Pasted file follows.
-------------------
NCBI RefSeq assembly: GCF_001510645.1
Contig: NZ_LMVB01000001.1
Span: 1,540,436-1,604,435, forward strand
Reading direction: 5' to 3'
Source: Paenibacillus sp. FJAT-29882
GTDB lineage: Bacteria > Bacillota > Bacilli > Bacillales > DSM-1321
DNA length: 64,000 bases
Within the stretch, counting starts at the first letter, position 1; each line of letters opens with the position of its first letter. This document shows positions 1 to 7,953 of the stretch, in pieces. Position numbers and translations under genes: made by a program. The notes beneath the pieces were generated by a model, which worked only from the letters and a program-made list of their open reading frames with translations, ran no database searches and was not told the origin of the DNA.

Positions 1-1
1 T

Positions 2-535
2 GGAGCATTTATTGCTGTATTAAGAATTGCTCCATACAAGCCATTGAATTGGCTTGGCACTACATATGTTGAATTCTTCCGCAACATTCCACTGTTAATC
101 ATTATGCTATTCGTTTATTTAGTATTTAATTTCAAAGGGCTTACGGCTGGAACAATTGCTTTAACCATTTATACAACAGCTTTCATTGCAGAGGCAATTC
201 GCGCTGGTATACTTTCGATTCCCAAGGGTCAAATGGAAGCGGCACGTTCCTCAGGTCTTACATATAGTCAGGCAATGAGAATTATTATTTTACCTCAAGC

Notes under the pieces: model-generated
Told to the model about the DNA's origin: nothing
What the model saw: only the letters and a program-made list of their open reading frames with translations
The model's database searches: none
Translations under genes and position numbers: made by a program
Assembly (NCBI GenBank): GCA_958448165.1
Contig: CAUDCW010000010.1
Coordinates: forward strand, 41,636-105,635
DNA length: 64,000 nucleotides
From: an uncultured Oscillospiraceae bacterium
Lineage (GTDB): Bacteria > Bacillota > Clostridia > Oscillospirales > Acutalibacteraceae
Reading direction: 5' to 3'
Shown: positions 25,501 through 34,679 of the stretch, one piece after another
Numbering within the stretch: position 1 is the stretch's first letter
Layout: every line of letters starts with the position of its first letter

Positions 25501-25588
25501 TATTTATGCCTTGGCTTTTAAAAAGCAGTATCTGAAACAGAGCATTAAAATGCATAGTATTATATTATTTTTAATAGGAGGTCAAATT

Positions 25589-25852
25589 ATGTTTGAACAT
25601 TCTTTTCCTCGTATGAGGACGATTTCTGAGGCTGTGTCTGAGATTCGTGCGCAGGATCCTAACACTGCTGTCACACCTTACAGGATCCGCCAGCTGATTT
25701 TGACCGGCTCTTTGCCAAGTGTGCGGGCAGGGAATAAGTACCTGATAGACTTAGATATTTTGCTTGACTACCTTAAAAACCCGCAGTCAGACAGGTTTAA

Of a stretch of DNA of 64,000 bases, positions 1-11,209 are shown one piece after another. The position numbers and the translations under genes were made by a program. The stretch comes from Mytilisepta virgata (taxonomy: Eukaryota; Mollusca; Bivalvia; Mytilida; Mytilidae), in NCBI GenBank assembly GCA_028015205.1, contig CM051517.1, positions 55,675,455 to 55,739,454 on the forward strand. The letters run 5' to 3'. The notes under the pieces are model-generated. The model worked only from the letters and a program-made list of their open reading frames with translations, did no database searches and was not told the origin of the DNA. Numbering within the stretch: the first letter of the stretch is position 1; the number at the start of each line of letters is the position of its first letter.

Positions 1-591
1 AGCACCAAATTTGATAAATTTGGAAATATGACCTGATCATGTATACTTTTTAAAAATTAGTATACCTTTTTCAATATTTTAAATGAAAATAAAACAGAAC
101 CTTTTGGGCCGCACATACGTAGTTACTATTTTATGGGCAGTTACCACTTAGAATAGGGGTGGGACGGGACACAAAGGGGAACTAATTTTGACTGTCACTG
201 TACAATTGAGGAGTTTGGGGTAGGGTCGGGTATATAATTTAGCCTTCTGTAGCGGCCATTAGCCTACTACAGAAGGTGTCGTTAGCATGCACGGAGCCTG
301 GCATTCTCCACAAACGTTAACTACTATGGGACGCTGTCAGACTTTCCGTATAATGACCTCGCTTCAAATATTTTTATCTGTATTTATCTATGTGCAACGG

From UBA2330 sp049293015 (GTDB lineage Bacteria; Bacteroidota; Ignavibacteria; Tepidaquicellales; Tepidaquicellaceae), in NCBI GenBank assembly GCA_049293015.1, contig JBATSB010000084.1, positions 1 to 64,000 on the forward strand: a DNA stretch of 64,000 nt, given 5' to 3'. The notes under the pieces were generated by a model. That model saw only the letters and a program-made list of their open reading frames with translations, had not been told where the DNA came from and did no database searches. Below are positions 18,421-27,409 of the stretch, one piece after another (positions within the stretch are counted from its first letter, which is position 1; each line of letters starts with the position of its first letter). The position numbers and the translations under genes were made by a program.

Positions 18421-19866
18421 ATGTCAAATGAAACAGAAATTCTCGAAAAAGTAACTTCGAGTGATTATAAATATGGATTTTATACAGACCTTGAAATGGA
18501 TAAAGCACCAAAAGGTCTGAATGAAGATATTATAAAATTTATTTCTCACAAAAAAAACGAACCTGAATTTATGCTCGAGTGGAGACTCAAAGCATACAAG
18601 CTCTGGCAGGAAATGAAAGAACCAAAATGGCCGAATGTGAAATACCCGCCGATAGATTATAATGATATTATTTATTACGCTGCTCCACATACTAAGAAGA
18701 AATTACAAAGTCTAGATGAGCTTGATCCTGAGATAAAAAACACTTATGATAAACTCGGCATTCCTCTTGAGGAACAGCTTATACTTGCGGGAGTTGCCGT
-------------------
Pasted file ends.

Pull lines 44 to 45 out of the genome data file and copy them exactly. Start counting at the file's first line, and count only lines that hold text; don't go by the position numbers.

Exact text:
18421 ATGTCAAATGAAACAGAAATTCTCGAAAAAGTAACTTCGAGTGATTATAAATATGGATTTTATACAGACCTTGAAATGGA
18501 TAAAGCACCAAAAGGTCTGAATGAAGATATTATAAAATTTATTTCTCACAAAAAAAACGAACCTGAATTTATGCTCGAGTGGAGACTCAAAGCATACAAG